Sunday, April 19, 2015

Gabi, a Girl in Pieces

Isabel Quintero’s Gabi, a Girl in Pieces (Cinco Puntos Press) is a hilarious and powerful young adult novel with an unforgettable character in Gabi, la gordita, seeking to be true to her independence and integrity while she navigates the disasters and dramas of her senior year in high school. Quintero has created a voice that will resonate for many years to come. I hope this book will find the legions of readers it deserves, students, parents, teachers, and beyond.

Gabriela Hernandez starts a journal right before senior year, and it is this taboo-breaking, gut-spilling text where Gabi is true to herself, where she chronicles her confusions and declarations about being “a bastard child,” teenage sex and pregnancy, being too Mexican or not Mexican enough, her love of food, especially Hot-Cheetos, and society’s hypocritical expectations and pressures on young women, especially Chicanas. Gabi’s journal writing is profane, funny, revealing, and wise, but her experiences and decisions during her last year in high school will keep the reader riveted to the story.

Gabi struggles with her weight and self-image, yet she finds an outlet in writing when a teacher, Ms. Abernard, nurtures her poetry, recommends “secret reading lists” to Gabi and her classmates, and encourages them to read their poetry at a coffeehouse, The Grind Effect. Gabi has early crushes on Joshua Moore and Eric Ramirez, and has never been kissed. But she will change that soon enough, with the aroma of Hot-Cheetos on her “soft luscious lips.”

Meanwhile, Gabi’s two best friends have dramas of their own. Sebastian reveals to Gabi that he’s gay, which goes well, but when Sebastian reveals this to his father the son is kicked out of the house. Sebastian ends up staying with Gabi. Another best friend, Cindy gets pregnant by German, “one of those guys who knows he’s super hot and assumes girls HAVE to like him.” Gabi witnesses the birth of Cindy’s baby and wonders “how something so utterly disgusting can be so utterly beautiful at the same time.” Later, Cindy will confide a secret to Gabi that will cause la gordita to turn (justifiably) violent.

Gabi’s family is also a mess around her, and she must endure, explain, and overcome them. Her father is a methamphetamine addict, who is missing from home for days at a time. Gabi loves and hates her mother, who harangues her about her weight and constantly admonishes her to keep her ‘ojos abiertos y las piernas cerradas.’ Gabi listens and doesn’t listen to her mother’s advice, yet it is the mother who ends up pregnant after having unprotected sex. Beto, Gabi’s younger brother, skips school to paint graffiti art, and seems lost without his father. At the end of senior year, as Gabi is applying to the University of California at Berkeley, she must take whatever steps are necessary to go beyond this family and her life at Santa Maria de Los Rosales High School.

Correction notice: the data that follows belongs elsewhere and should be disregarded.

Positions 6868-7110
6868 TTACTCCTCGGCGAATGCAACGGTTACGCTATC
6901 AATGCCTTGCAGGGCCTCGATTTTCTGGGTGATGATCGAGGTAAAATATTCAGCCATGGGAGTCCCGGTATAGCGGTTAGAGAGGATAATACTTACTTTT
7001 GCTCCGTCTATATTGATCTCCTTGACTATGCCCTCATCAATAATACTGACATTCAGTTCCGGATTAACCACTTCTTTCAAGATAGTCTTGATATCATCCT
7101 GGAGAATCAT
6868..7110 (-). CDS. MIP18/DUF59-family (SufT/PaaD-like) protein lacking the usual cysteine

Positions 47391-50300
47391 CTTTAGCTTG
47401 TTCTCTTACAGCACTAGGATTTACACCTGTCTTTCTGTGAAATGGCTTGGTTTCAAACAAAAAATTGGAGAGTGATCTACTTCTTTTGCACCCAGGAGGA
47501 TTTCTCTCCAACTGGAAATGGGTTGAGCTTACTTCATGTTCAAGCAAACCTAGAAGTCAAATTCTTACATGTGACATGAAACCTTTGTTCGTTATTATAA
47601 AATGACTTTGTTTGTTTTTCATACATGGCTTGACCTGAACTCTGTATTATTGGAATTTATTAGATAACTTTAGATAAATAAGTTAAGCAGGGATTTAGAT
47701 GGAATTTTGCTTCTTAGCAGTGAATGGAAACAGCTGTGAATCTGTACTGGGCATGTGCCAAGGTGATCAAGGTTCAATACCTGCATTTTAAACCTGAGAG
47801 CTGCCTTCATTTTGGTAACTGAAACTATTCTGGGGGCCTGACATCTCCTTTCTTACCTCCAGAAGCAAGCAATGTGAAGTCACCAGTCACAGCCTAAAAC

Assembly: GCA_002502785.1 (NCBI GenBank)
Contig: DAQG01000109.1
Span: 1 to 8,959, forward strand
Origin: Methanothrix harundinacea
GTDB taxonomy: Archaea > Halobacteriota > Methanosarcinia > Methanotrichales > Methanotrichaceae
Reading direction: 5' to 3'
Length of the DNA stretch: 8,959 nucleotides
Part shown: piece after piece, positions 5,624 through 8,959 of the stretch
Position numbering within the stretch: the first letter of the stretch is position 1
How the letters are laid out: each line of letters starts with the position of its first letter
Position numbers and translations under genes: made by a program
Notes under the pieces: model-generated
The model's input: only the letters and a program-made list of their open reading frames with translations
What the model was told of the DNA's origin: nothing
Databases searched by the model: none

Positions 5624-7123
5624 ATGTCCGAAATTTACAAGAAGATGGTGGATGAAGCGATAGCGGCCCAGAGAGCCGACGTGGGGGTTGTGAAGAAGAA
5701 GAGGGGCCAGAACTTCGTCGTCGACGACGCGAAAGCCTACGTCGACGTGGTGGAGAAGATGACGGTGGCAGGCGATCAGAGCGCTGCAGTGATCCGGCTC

Gabi is in pieces in more ways than one: with emotions that contradict each other, with expectations and pressures that pull her every which way, with “jiggly goodies” in awkward dresses, and with crushes on boys she thinks she likes and those she learns to love. She is trying to put her self together, like a jigsaw puzzle, making mistakes and discovering solutions on the fly, her heart on her sleeve, with a verve that often astonishes the reader. If this is not one of best contemporary books about the teenage soul, I don’t know what is. 

Perhaps the best achievement of Isabel Quintero’s “Gabi, a Girl in Pieces” is what it says about what is ‘good’ and what is ‘bad’ about teenage sexuality, and how many adults are captive to a moral system that often denies them their best sense of self. You can be responsible, you can be honest about who you are and what you want, and you can empower yourself, if you can only survive the treacherous shoals of those teenage years. Like Gabi, you will need a razor-sharp wit and family and friends, as long as they don’t screw you up too much. You will need a ferocious independence, even when you see yourself with so many faults and limitations. Finally, you will need an integrity that demands you be true to your emerging self, always.

(This book review originally appeared in the El Paso Times on April 19, 2015.)